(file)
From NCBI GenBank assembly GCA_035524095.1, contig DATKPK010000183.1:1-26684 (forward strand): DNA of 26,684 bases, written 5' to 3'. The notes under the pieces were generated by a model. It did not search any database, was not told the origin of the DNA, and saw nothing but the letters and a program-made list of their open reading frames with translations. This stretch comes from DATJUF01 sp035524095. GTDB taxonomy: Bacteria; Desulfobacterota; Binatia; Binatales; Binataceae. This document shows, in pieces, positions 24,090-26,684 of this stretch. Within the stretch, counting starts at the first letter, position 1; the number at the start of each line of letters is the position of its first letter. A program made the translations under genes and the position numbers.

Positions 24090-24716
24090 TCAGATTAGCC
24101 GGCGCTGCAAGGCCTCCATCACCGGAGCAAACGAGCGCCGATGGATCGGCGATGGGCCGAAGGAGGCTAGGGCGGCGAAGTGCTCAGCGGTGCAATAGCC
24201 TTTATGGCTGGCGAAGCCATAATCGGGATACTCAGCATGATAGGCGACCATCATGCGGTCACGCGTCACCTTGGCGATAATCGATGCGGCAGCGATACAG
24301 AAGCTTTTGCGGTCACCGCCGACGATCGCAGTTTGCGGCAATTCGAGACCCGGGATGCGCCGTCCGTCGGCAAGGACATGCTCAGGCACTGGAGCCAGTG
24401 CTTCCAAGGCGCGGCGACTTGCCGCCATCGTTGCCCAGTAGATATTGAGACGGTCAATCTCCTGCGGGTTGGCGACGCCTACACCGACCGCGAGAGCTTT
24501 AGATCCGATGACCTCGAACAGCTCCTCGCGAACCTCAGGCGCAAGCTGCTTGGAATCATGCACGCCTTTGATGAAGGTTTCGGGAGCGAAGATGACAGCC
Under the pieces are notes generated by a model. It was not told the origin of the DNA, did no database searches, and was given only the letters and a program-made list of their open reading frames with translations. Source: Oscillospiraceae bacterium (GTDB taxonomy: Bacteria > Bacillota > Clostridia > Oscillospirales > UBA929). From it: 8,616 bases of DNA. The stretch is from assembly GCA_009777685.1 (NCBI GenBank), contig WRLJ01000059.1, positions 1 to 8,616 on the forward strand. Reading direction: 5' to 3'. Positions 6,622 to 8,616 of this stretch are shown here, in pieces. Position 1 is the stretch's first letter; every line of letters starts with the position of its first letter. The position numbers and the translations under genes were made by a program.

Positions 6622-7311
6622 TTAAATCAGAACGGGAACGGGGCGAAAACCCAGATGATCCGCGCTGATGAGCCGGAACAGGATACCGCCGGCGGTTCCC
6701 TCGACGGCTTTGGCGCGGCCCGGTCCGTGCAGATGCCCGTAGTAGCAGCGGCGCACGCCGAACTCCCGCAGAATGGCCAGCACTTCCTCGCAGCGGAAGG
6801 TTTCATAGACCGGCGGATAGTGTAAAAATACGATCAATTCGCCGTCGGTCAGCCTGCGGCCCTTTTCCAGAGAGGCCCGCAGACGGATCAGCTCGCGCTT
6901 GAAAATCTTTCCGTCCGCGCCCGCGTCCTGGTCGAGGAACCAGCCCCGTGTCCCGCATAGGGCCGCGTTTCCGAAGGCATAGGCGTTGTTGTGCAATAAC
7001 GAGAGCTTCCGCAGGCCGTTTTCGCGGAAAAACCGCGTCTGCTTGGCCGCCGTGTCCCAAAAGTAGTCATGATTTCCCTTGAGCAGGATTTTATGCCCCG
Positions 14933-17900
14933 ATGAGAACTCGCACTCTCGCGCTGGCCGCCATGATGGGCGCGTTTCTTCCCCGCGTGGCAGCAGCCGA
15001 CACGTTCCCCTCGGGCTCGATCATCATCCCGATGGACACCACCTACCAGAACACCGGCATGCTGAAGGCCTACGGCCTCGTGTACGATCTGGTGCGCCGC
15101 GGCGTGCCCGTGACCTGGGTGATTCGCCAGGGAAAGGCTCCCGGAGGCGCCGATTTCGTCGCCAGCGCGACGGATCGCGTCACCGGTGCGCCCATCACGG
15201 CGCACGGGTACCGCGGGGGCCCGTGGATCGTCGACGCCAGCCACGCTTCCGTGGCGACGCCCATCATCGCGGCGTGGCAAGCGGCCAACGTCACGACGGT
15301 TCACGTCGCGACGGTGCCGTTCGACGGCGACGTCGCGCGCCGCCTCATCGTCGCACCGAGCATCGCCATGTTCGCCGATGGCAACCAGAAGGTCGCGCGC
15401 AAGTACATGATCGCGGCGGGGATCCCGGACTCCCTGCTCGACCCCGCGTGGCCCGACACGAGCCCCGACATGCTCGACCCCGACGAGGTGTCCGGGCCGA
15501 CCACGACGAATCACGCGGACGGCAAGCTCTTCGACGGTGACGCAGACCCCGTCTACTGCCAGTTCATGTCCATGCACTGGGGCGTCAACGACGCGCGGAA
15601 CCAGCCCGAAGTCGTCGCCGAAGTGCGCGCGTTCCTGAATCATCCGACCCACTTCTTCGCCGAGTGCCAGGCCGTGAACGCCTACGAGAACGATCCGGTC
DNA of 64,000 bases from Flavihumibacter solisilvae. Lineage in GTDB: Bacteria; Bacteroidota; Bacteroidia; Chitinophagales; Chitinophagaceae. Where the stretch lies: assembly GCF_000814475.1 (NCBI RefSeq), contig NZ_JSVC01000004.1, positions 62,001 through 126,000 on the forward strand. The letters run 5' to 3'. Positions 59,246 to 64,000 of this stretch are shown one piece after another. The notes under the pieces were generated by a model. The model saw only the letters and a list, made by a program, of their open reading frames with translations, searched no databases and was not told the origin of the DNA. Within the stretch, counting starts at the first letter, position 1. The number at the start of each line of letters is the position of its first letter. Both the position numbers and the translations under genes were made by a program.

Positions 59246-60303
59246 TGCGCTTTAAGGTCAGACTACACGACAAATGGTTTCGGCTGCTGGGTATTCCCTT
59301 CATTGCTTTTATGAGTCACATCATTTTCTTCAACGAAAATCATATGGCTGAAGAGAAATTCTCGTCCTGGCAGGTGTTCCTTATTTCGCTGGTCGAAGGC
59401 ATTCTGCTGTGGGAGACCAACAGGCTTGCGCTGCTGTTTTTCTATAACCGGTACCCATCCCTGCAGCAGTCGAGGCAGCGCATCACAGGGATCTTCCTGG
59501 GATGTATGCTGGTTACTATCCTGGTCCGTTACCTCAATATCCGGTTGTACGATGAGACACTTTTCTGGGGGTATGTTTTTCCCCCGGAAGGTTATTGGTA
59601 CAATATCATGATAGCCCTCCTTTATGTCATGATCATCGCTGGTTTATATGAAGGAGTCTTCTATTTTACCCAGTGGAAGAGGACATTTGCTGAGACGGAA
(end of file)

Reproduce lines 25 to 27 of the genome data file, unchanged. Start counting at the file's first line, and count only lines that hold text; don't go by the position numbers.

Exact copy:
DNA of 64,000 bases from Flavihumibacter solisilvae. Lineage in GTDB: Bacteria; Bacteroidota; Bacteroidia; Chitinophagales; Chitinophagaceae. Where the stretch lies: assembly GCF_000814475.1 (NCBI RefSeq), contig NZ_JSVC01000004.1, positions 62,001 through 126,000 on the forward strand. The letters run 5' to 3'. Positions 59,246 to 64,000 of this stretch are shown one piece after another. The notes under the pieces were generated by a model. The model saw only the letters and a list, made by a program, of their open reading frames with translations, searched no databases and was not told the origin of the DNA. Within the stretch, counting starts at the first letter, position 1. The number at the start of each line of letters is the position of its first letter. Both the position numbers and the translations under genes were made by a program.

Positions 59246-60303
59246 TGCGCTTTAAGGTCAGACTACACGACAAATGGTTTCGGCTGCTGGGTATTCCCTT